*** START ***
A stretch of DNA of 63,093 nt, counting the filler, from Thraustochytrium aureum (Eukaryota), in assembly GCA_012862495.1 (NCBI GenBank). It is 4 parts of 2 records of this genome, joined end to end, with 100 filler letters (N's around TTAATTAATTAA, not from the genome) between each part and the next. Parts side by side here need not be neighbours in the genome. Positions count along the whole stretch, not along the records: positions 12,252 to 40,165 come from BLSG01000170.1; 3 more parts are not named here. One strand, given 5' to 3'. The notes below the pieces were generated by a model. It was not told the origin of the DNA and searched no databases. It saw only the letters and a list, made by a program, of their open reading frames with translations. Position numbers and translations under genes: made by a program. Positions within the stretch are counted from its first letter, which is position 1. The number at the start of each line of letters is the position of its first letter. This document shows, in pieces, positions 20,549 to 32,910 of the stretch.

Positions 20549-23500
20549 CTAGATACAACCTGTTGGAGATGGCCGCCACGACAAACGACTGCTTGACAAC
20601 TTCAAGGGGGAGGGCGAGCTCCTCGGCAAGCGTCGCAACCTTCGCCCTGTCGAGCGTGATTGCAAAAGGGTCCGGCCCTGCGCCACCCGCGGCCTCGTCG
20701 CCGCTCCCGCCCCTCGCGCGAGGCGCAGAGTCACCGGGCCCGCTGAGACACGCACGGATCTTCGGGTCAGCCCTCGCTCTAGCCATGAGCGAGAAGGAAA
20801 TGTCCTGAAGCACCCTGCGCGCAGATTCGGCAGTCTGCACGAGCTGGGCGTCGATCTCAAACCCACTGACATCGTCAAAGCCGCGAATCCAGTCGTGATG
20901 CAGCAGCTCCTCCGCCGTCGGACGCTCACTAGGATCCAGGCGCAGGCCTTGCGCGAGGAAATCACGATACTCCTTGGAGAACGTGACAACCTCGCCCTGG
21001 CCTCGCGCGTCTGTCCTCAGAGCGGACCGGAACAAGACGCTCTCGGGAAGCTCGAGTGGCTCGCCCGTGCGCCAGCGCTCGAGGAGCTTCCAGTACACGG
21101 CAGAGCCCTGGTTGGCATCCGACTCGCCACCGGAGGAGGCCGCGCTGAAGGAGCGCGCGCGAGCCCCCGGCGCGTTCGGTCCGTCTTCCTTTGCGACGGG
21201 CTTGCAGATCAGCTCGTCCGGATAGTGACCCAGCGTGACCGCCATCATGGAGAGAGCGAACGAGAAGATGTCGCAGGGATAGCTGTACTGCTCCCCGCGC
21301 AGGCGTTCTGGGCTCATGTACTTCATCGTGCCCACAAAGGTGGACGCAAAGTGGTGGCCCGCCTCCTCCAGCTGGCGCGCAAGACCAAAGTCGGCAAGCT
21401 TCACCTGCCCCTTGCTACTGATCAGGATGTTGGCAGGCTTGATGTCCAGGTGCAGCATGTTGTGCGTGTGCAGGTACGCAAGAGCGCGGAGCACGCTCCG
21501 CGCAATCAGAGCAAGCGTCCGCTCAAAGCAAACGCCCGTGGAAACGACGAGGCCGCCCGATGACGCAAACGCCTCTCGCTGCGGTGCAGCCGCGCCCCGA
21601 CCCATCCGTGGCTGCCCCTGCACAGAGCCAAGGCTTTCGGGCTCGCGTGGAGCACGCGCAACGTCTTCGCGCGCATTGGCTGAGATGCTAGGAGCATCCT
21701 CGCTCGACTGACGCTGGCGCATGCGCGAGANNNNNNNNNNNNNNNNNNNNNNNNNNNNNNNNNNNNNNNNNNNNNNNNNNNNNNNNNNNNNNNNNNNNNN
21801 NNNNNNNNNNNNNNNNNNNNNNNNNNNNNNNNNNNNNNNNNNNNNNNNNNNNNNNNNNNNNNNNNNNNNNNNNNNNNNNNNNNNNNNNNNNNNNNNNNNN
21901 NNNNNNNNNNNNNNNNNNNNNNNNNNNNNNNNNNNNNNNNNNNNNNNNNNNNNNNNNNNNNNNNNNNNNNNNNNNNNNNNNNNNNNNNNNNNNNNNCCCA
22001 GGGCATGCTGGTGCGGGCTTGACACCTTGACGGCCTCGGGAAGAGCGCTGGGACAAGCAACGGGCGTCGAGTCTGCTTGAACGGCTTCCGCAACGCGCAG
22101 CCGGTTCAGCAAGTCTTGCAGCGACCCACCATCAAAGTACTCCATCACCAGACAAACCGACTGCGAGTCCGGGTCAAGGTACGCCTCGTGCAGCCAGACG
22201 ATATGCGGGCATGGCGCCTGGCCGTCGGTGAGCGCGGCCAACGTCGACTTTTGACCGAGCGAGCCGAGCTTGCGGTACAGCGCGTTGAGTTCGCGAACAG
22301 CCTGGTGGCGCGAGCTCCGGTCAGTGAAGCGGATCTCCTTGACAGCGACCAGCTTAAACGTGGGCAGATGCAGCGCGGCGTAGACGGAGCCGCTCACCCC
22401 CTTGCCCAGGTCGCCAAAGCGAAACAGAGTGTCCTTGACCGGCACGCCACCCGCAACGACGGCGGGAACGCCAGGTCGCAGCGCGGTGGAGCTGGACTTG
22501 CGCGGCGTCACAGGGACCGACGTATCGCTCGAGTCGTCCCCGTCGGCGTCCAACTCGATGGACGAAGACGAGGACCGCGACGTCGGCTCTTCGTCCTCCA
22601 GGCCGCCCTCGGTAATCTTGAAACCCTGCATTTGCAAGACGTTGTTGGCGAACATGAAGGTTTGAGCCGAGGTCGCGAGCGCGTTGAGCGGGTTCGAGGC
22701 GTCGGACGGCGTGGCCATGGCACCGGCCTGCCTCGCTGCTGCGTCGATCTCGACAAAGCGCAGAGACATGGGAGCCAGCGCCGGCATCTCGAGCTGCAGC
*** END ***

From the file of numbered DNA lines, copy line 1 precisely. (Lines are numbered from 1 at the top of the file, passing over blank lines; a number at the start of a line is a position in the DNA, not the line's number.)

A stretch of DNA of 63,093 nt, counting the filler, from Thraustochytrium aureum (Eukaryota), in assembly GCA_012862495.1 (NCBI GenBank). It is 4 parts of 2 records of this genome, joined end to end, with 100 filler letters (N's around TTAATTAATTAA, not from the genome) between each part and the next. Parts side by side here need not be neighbours in the genome. Positions count along the whole stretch, not along the records: positions 12,252 to 40,165 come from BLSG01000170.1; 3 more parts are not named here. One strand, given 5' to 3'. The notes below the pieces were generated by a model. It was not told the origin of the DNA and searched no databases. It saw only the letters and a list, made by a program, of their open reading frames with translations. Position numbers and translations under genes: made by a program. Positions within the stretch are counted from its first letter, which is position 1. The number at the start of each line of letters is the position of its first letter. This document shows, in pieces, positions 20,549 to 32,910 of the stretch.